So I went to COSTCO the other day, looking for this and that, but not a rotisserie chicken.
I really like their roasters: plump, juicy, and at 3 pounds for $4.99 the very model of a major-league loss leader.
But I had recently had chicken, so this time I was just rolling past the big counter where they line them up in rows of plastic containers, from which the aroma drifts temptingly across several nearby aisles. My immediate target was the free sample carts (one had some interesting Keto crunchies, and another low-sodium salami), then the good gluten free bread on the way to the checkout.
Except there wasn’t any aroma that day, and glancing back I saw two surprising reasons why: a long bare shelf, and taped just above it, a sign like this one: “Sorry, no chickens for now.”
That’s like saying peanut butter but no jelly, avocados but no toast, bagels sans cream cheese.
Yet there it was. Or rather, wasn’t.
Cliches came to my rescue: “Supply chain,” I murmured, and nervously hurried on to the bread aisle, where I was relieved to find plenty of the favored GF loaves.
Half an hour later, I was cruising through a Food Lion, still not hunting for chicken. Instead, I was after tater tots, which the Fair Wendy, notwithstanding her general stickler’s demand for organic, artisanal & free range comestibles, maintains a partiality for the tots, as a staple on which she was raised. I think she is persuaded that perhaps these pommes de terre must have been karmically artisanal at some point in their spiritual journey to Comfort Food Valhalla.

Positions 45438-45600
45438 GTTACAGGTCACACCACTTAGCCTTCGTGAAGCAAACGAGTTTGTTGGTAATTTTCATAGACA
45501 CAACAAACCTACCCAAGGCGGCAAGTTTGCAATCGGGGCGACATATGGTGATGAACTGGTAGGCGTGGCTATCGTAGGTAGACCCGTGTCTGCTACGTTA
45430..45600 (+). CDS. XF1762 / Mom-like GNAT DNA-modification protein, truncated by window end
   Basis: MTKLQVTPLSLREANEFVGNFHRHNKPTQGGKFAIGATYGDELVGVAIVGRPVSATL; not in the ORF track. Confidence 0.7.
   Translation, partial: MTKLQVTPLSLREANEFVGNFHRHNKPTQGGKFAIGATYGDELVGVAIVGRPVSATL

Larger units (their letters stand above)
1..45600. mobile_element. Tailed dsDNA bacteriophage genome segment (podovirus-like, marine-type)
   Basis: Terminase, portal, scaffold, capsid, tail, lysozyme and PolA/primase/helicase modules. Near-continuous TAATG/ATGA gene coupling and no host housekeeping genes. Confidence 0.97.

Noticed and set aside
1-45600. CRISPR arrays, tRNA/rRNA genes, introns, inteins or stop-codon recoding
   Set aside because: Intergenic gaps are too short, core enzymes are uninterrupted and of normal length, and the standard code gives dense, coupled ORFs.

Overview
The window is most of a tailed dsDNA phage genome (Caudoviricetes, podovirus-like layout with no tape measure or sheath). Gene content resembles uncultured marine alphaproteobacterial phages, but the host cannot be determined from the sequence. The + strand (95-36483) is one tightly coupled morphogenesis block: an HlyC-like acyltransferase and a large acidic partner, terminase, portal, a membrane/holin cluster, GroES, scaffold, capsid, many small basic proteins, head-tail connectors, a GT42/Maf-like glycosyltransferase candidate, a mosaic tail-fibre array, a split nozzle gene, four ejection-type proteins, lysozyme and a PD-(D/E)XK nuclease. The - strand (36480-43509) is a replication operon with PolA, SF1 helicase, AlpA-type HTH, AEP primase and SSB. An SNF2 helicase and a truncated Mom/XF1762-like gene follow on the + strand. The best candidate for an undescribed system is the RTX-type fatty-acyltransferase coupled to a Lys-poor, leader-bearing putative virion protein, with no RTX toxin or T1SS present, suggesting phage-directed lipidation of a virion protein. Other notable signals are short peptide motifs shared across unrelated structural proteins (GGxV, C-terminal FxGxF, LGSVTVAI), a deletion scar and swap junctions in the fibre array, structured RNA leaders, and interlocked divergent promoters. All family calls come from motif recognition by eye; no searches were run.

Whatever; I like ‘em too. Enroute to the frozen food, I hung a left in front of the long bank of shelves for fresh meat—
— And there I was confronted by about twelve feet of completely bare shelves.
It was the fresh poultry section: but while there was beef on one end, and ham on the other, no once-feathered friend was anywhere on sale between, at any price.
Fortunately I did snag some tater tots (grabbed an extra bag too; you never know). And I arrived home with most of what I was after, including an unexpectedly enhanced understanding of why things feel so unsettled in the USA these days.
In truth, there is plenty of provender in our cupboards & fridge. Supply chain troubles are a hassle, but we’re not going hungry.
Yet it is nervous-making. A craving for a rotisserie hen can sneak up on one. And if they start running short of TP again, Katy bar the door.
Though I do have a secret stash of several extra rolls left over from the last lockdown. Just in case, so we don’t get wiped out.